Apparently bowing to pressure, the government of Israel announced Sunday that it would resume checking 3,000 Ethiopian Falash Mura who claim they are entitled to make aliyah.
The action came after the government announced earlier this year that it would no longer carry out the mass immigration of Ethiopian Falash Mura, whose descendants had been forced to convert from Judaism.
Orlee Guttman, director of operations for the North American Conference on Ethiopian Jewry, said the government decided to limit its checks to those Ethiopians who were previously registered and who had been living in Gondar, Ethiopia, for at least one year.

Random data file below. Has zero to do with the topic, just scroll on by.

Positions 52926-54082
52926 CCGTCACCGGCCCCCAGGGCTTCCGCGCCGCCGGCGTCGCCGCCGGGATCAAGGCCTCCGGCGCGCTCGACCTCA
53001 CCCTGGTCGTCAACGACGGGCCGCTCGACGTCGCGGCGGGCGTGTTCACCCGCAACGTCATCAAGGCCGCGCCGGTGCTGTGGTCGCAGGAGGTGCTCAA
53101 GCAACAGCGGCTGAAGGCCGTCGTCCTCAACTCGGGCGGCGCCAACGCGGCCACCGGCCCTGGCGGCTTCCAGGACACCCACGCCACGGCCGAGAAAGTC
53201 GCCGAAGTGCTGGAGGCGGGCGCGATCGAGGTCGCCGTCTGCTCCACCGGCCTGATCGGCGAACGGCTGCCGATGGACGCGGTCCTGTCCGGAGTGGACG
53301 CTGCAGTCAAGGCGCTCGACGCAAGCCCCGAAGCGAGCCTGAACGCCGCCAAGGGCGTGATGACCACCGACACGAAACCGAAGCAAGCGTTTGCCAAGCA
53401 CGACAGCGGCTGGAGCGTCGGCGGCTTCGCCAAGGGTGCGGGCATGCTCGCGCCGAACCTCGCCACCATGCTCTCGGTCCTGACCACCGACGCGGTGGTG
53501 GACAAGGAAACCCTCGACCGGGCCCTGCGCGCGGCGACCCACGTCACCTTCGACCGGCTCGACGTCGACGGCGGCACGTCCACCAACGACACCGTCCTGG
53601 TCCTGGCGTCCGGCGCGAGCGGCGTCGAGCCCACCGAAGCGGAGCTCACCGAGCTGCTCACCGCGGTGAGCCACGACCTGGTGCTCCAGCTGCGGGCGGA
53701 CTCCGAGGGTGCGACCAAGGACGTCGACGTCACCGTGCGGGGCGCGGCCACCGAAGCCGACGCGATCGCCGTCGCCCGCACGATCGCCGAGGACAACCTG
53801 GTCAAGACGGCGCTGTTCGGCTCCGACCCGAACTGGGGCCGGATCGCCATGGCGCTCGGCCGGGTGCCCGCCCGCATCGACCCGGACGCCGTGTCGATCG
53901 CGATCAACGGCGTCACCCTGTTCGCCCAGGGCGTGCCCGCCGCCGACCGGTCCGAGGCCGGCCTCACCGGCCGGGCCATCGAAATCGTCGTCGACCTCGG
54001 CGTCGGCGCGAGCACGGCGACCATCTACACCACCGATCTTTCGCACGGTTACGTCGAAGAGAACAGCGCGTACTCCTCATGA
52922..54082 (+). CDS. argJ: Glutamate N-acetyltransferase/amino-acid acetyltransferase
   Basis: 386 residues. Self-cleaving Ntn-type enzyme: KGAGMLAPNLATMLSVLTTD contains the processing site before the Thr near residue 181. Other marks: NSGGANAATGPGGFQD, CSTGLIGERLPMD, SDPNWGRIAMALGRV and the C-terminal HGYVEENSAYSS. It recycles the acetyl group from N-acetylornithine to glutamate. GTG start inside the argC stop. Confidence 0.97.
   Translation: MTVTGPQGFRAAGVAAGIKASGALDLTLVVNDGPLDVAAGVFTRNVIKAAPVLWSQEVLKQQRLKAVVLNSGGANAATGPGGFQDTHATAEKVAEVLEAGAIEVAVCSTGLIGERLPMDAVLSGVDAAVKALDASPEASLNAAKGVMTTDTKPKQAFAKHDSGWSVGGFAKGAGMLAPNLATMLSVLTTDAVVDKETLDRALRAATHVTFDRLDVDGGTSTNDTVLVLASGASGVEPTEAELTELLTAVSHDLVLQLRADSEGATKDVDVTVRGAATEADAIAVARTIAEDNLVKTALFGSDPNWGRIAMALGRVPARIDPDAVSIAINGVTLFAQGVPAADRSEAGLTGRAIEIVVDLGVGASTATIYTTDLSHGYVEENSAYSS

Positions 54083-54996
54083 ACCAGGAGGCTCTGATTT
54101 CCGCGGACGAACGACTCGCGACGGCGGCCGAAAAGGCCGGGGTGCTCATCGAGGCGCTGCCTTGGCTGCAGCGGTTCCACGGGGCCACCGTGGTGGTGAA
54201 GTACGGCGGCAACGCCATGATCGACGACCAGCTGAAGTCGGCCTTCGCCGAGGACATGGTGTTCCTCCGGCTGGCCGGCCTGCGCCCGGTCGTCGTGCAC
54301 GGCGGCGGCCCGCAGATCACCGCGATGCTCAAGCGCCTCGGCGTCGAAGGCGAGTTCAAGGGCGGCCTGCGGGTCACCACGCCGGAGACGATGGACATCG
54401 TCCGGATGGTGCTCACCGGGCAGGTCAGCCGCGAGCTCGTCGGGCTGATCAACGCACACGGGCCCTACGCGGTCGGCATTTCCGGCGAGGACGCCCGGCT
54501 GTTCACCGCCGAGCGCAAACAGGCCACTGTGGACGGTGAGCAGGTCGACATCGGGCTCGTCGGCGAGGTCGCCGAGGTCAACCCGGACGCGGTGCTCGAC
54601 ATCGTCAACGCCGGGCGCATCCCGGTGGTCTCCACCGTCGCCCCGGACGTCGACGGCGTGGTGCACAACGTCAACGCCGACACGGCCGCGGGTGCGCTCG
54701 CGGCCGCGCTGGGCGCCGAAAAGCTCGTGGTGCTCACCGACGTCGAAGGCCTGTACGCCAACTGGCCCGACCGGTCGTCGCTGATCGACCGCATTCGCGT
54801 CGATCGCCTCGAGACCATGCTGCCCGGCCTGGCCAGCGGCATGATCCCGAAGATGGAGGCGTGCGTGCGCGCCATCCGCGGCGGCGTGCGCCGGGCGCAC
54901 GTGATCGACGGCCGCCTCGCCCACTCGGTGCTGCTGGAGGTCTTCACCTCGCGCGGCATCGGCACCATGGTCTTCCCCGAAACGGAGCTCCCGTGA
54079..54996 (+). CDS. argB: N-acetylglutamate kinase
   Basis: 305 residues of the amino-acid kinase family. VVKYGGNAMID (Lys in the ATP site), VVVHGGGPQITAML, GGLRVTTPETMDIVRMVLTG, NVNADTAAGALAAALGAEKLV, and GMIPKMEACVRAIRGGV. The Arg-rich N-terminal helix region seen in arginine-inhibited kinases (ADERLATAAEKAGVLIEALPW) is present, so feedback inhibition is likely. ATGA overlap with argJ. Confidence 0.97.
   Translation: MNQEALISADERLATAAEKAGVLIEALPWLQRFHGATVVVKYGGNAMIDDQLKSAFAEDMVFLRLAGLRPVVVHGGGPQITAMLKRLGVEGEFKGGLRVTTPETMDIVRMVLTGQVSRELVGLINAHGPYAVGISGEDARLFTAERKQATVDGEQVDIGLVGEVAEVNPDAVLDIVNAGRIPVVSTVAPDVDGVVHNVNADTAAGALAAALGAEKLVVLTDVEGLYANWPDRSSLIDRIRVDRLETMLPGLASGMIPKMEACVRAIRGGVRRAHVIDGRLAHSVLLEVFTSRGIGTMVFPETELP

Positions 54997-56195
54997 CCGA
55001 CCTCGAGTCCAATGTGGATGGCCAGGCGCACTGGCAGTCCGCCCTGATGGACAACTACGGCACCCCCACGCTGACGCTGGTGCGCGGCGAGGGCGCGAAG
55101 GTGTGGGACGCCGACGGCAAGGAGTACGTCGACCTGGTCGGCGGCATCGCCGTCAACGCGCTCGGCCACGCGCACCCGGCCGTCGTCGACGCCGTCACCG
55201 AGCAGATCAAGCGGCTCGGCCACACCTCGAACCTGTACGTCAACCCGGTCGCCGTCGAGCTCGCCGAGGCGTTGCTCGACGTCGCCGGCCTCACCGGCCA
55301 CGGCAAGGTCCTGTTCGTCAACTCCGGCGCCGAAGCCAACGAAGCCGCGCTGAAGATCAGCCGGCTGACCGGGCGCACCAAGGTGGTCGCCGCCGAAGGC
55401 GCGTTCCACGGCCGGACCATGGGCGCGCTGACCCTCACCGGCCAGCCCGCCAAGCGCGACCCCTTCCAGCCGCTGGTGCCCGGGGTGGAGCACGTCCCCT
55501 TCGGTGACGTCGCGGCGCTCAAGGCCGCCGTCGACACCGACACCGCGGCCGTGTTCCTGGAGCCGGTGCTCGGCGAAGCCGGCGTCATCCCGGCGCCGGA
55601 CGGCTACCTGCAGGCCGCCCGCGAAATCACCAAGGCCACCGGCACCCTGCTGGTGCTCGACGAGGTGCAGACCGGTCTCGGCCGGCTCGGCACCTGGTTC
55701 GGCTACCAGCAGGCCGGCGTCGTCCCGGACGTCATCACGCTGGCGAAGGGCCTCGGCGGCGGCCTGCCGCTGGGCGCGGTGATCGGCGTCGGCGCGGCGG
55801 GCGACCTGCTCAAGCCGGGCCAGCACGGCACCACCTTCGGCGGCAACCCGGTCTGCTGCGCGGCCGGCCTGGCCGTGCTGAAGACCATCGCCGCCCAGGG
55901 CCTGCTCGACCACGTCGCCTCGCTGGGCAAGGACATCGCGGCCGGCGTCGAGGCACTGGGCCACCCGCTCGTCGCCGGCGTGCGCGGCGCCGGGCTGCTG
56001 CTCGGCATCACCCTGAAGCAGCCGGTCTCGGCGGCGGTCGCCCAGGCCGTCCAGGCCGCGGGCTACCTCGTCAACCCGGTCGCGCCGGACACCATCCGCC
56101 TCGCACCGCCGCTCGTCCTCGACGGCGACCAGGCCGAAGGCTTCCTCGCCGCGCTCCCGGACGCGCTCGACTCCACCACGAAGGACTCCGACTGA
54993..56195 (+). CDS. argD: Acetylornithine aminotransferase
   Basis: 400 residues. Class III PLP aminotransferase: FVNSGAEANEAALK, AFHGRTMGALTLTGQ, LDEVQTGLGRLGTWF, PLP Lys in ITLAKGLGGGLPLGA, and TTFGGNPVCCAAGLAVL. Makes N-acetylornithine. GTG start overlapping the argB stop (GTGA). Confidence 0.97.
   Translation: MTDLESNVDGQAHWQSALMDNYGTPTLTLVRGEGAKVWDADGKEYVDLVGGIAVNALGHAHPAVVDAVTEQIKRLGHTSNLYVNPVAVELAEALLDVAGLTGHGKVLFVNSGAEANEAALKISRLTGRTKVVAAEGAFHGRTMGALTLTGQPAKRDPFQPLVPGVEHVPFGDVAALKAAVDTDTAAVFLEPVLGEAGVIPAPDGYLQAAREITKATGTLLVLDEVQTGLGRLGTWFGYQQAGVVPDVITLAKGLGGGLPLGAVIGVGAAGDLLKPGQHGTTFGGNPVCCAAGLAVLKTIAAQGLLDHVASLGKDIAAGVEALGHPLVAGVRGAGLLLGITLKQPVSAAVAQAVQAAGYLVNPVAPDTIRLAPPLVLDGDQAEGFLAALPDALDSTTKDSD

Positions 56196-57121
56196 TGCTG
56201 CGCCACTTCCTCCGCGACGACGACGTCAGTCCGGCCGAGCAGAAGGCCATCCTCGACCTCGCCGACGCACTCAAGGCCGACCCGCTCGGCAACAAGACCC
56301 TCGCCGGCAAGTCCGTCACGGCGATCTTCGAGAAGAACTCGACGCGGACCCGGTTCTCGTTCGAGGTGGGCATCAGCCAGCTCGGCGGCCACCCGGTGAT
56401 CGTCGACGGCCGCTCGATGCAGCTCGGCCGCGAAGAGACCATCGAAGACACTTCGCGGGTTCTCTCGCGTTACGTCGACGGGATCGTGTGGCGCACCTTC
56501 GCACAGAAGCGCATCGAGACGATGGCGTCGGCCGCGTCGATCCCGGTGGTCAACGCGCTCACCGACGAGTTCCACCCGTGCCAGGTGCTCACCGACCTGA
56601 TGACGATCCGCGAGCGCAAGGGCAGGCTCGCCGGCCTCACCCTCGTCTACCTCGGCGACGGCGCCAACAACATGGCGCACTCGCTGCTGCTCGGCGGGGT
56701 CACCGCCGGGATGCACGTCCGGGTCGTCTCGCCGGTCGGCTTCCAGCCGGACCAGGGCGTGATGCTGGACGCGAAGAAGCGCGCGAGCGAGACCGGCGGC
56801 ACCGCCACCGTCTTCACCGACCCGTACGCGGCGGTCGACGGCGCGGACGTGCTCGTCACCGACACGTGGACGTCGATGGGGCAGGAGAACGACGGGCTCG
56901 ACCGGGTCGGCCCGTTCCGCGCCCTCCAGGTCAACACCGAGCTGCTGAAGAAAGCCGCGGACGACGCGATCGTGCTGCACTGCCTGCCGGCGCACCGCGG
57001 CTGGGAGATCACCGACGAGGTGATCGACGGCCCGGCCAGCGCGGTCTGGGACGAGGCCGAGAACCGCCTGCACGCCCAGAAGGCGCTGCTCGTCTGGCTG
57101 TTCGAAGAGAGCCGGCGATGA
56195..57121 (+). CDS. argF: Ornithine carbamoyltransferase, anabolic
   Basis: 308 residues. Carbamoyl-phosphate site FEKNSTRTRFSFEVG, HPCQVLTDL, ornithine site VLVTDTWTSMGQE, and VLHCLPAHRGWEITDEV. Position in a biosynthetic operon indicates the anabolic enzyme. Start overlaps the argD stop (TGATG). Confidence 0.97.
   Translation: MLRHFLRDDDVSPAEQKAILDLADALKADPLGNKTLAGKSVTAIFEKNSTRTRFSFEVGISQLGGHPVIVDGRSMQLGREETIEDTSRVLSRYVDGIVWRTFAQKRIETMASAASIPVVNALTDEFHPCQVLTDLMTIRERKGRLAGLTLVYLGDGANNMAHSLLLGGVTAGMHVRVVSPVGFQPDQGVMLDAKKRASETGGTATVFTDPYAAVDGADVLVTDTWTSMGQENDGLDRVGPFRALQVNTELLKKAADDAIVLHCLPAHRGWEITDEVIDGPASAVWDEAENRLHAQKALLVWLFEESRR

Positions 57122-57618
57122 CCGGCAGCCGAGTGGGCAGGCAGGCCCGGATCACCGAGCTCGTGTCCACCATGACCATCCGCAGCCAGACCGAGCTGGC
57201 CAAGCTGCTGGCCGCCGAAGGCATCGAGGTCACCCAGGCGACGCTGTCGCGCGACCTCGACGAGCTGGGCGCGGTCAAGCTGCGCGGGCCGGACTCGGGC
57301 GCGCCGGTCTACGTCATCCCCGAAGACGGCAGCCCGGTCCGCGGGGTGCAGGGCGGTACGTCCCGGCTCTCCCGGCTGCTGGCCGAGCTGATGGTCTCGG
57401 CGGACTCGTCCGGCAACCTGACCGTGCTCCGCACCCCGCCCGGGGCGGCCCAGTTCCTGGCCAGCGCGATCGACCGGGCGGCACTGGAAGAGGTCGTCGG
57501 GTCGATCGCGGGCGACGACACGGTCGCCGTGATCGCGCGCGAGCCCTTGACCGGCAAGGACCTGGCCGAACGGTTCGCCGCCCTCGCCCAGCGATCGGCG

Israeli officials pointed out that since 1990 a total of 90,000 Ethiopian Jews and Falash Mura have immigrated to Israel.
Jerome Epstein, executive vice-president of the United Synagogue of Conservative Judaism, had called upon Israel to process the 8,700 Falash Mura remaining in Gondar. This week he said Israel’s move was a “tremendous step forward” but that he was still concerned about the thousands of others who would not be checked.
Until May when Israel decided to end the mass immigration drive, the UJC had been spending $68,000 each month to provide food and operational costs for the Falash Mura in Gondar. It is scheduled to meet this week to discuss the latest developments.
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